The Spectacles, the absurd and helplessness in contemporary art
By Luiz Camillo Osorio
The San Francisco Museum of Modern Art (SFMOMA) recently opened its doors to the public. Inevitably, given that it is a modern art museum in the capital of the new technologies, the scale, ambition and figures involved are astonishing. The architectural design by the Norwegian firm Snohetta encompasses no less than 10 exhibition floors, allowing the museum to present 19 simultaneous inaugural exhibitions.
Nothing, however, attracted more attention during the museum’s opening period than the unexpected “performance” by two young, unknown (until then) boys from the neighbouring city of San Jose, who were visiting one day during the first weeks. One of them took off his spectacles, cap and jacket, and positioned them in various places around the galleries, as if they were “works of art”. The first item, the spectacles, caused a frisson. People gathered round to observe them close up, to discuss and photograph them. The trap had been set. This is art, art is this… We’re all fools, capable of being taken in a by a childish prank! In parentheses, it’s worth noting that the cap and jacket did not attract any interest. No one stopped or even photographed them.
Peter Schjeldahl, a critic at the New Yorker magazine (an endangered species, particularly considering the profundity, clarity and sensitivity of his writing), was unable to resist and gave the matter some critical attention in a short, courageous text that sought to explain the unexplainable. After all, isn’t that one of the tasks of criticism: to explain the unexplainable?! The import thing is that it does not seek to justify anything, or to judge our complete and unadulterated helplessness when it comes to art, or rather, contemporary art.
Dealing with this sense of helplessness, acknowledging it and confronting it, makes criticism more complex than mediation or interpretation. It is not that criticism does not seek to interpret what happens when we are introduced to art. Interpretation, however, is a displacement, a desire for meaning in search of a language that can translate the untranslatable. Critical interpretation is, thus, a translation without the original text – a construction that displaces and recreates that which moves it: the work. Both criticism and the work itself belong to each other and are empowered by this exchange. So, the criticism responds to the work, but without this response the work remains unborn and in a state of pure potentiality. There are no parents until their children are born.
The sense of helplessness is part of the search for meaning that derives from contact with works, which have no guarantee of existence beyond the stimulation of the senses – precarious and potent as they are. It was this sense of helplessness that Peter Schjeldahl identified in the encounter between the public and those spectacles: “an object manufactured to enhance seeing, presented as something to see. By being underfoot, the glasses were divorced from their function and protected only by the don’t-touch protocol of museums.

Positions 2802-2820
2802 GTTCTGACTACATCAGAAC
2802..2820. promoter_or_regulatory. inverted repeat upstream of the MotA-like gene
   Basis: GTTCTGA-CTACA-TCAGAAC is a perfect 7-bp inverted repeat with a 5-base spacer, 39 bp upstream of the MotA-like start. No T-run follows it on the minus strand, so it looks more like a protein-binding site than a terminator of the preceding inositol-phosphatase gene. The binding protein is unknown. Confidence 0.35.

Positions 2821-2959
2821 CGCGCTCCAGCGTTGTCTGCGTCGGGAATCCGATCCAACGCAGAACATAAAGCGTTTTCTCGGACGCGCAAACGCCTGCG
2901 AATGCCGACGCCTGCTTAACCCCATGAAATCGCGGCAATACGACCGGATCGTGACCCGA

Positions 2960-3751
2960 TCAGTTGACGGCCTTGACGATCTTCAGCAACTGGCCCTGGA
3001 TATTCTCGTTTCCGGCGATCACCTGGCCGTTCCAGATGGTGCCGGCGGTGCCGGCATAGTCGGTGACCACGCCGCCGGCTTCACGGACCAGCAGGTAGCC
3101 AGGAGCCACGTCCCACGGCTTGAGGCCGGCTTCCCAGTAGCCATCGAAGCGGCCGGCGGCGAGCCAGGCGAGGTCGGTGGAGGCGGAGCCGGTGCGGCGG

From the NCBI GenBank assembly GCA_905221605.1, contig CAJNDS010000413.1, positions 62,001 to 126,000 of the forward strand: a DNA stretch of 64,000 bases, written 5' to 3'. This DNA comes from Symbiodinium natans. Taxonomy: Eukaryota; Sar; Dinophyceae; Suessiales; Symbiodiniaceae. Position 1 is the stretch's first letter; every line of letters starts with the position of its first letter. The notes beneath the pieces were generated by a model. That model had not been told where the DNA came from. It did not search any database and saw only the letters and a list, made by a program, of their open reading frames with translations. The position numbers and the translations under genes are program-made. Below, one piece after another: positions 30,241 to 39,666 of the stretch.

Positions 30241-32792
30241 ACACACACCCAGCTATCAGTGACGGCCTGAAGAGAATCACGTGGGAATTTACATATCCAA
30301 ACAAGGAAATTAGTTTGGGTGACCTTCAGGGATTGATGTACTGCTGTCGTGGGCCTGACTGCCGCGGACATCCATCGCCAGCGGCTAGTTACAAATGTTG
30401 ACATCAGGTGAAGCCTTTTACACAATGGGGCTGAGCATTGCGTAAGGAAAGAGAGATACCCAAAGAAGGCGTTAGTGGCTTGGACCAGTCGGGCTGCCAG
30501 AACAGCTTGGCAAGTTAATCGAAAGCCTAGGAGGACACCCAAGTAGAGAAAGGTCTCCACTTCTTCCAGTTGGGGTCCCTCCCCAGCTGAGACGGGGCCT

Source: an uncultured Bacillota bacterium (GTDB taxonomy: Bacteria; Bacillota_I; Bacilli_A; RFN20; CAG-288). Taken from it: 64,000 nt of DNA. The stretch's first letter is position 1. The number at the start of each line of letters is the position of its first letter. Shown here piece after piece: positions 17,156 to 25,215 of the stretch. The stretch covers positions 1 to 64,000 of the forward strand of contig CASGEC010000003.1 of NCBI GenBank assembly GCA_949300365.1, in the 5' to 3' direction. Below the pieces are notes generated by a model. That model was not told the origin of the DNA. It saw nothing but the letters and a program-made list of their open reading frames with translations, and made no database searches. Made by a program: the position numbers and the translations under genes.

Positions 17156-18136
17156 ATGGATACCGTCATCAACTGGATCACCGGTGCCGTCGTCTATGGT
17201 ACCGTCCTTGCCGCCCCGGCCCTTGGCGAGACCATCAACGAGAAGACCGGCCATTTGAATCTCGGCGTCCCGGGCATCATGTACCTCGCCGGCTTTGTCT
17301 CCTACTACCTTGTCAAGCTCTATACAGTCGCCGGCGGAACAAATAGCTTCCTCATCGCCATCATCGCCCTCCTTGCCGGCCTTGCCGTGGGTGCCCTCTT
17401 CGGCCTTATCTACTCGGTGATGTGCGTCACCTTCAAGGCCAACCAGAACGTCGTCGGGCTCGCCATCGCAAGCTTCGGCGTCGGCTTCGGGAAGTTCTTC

They might have seemed, to a suggestible audience, to be about being-in-a-museum—and that audience could have included me. Suggestibility, undaunted by fear of proving foolish, is essential to art love.” This art love, however, goes hand in hand, for better or worse, with notions of appropriate behaviour associated, in museums, with a fear of intellectual and social exclusion. You have to pretend to understand in order not to be left out of the club of the included in the art world. This pose, however, does not allow for genuflexion or the surrender to shock, or the expression of delight in the face of strangeness. The initiated is no fool; he is cool. Surprise can make fools of us allThat’s what makes those glasses interesting. The photo that circulated showed surprise – and this is good and rare, independently of the prank. If this is the case, then it was worth it. Perhaps those boys’ 15 minutes of fame served to show that it is still possible to genuflect in a museum, to be absurd, to be enchanted in a world of total, sophisticated disenchantment. And that art can be everywhere and nowhere. I prefer to side with those who are still able to be surprised, even if they make fools of themselves, and want to justify the unjustifiable.Continuing with the New Yorker critic, “Many sane citizens will deem the spectacle of the spectacles ridiculous. They won’t be wrong. A risk of absurdity always attends the willingness to surrender oneself to the spell of any mere object: the dirtied swatch of cloth that is a painting, for example. It’s a game, whatever else it is, which makes sense only with knowledge of the rules and customs that are in play. Museums edit, for our convenience, the universe of existing things. What they let in and what they keep out shape culture. How far in the way of inclusion is too far? How much in the way of discrimination is just crabby? Have we witnessed the entire art career, now, of the San Jose Two? You go, boys.”
This is not the first time that museums have been confronted with the absurd, whether it be the exclusion of the parangolés, or exhibiting works that are no more than jokes. In this showdown, they re-evaluate themselves, art re-evaluates itself, and we discover what we want and imagine possible in the light of what is called, if only for fifteen minutes, art. These fifteen minutes can be as valuable as the bids at auctions which, while of a different value, are perhaps just as absurd and surprising.
About the author
Luiz Camillo Osorio is the Curator of PIPA Institute, PIPA’s founder and Board Member. He is a Professor and current Director of the Philosophy Department at PUC-Rio. Camillo was the Curator of MAM-Rio between 2009 and 2015.